The Internal Revenue Service (IRS) claims in a February 2006 report that for every dollar spent chasing unpaid taxes, they can recover about $4 for federal coffers. To close the expected 2005 "tax gap," the IRS would have to spend $100 billion in an attempt to recover $400 billion. That’s $100 billion of our tax dollars spent to hunt us down for unavoidable errors trying to comply with the tax code.
It’s not enough that many of us have to write checks to the IRS this time of year. Congress wants to write the IRS a bigger check to chase down our unavoidable errors.
U.S. senators from both sides of the aisle are predictably enraged that taxpayers would dare underreport their incomes, and liberal media stories gleefully note that the tax gap could nearly pay off the federal budget deficit. There is a fairer and more inexpensive way for Congress to pay off the deficit — stop overspending. The media’s story angle conveniently avoids the fact that members of Congress — not taxpayers — write the confusing tax laws and authorize all deficit spending.
In response to the IRS report, Senator Charles Grassley (R-IA), chairman of the Senate Finance Committee, vowed to hunt down taxpayers who supposedly abuse the tax code by inflating the value of their charitable contributions and deductions.
Senator Grassley, why don’t we hunt down those in Congress who waste our tax dollars on failed entitlement programs and pork projects? Senator Kent Conrad (D-ND), ranking Democrat on the Senate Budget Committee declared, "It just leaps out at you as one of the most significant opportunities we have." What should leap out at you is the fact that lawmakers produce deficit spending and the confusing tax code.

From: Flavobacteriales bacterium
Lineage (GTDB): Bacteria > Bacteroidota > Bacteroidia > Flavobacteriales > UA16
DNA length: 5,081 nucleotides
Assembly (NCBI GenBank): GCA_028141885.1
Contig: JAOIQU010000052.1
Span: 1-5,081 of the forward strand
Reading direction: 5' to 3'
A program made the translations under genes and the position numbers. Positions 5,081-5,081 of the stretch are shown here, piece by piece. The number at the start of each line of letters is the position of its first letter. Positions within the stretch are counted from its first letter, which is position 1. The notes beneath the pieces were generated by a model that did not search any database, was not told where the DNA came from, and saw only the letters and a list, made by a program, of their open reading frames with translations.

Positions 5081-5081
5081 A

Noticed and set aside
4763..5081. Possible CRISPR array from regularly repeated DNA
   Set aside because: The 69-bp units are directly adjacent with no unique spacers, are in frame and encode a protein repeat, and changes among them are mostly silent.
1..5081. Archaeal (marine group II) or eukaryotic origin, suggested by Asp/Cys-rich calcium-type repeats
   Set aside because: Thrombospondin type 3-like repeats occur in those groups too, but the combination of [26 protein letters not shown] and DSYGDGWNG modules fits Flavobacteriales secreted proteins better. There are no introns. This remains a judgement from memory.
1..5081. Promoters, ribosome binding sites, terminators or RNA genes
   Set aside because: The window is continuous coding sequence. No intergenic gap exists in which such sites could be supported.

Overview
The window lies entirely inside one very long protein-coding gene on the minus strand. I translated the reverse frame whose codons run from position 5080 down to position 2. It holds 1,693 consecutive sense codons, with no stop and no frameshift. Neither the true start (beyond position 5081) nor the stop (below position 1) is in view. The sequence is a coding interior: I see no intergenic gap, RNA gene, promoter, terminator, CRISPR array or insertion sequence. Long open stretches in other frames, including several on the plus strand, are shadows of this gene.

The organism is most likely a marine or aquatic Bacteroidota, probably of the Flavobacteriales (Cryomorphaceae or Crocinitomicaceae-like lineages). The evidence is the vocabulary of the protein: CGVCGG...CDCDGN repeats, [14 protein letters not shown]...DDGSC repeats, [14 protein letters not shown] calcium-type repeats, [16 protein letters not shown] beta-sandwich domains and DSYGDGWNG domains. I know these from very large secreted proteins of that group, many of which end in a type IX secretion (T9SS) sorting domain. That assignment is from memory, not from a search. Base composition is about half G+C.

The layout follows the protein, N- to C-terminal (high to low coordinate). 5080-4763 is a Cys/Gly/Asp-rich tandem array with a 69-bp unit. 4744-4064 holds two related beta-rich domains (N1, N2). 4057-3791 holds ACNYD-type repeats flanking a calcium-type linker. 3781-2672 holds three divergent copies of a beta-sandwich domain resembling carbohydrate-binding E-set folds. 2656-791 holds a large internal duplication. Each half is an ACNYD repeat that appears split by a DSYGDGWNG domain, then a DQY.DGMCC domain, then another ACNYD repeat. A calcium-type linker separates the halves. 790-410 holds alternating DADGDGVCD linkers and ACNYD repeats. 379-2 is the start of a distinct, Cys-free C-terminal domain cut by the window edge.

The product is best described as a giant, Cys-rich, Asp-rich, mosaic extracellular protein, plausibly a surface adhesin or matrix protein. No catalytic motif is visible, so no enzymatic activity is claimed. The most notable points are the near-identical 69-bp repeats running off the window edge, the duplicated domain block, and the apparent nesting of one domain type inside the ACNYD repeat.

Alexander Hamilton, the first Secretary of the Treasury, predicted this would happen. In Federalist Paper Number 12, written in 1787, Hamilton cautioned the negative effects of a system of direct taxation. These effects included perpetual addition of new tax laws, new collection methods and the noncompliance that would necessarily follow. Mr. Hamilton was correct, to the tune of $400 billion today.
Without an income tax code, the federal government cannot as easily monitor our economic activities, and Congress cannot write new tax laws advantageous to their preferred groups. These facts were perhaps no better articulated than by Senator Hillary Clinton (D-NY), who last year stated at a fundraiser, "We’re going to take things away from you on behalf of the common good." Translation: "We’re going to take more of your money so we can buy more votes." It is time Congress stopped robbing us of our liberties by taxing our income and our time.
We now have a significant opportunity to replace the confusing income tax code mess with a consumption tax — an opportunity that Congress has squandered. Even Hamilton recognized the advantages of a consumption tax over a direct income tax in Federalist Paper Number 21, also written in 1787,
"The amount to be contributed by each citizen will in a degree be at his own option, and can be regulated by an attention to his resources. The rich may be extravagant, the poor can be frugal; and private oppression may always be avoided by a judicious selection of objects proper for such impositions."
Under a consumption tax such as a national sales tax, also called the FairTax (HR 25 and S 25), we would do away forever with automatic withholding, the alternative minimum tax and forced FICA deductions. We would, for the first time since 1913, regain our economic freedom.
Following the release of the aforementioned IRS report commissioner Mark Everson stated, "At some point you get to a tradeoff between liberties and closing that gap." Let’s do both, by replacing the tax code with the FairTax. The $400 billion gap will go away, and our liberties will return.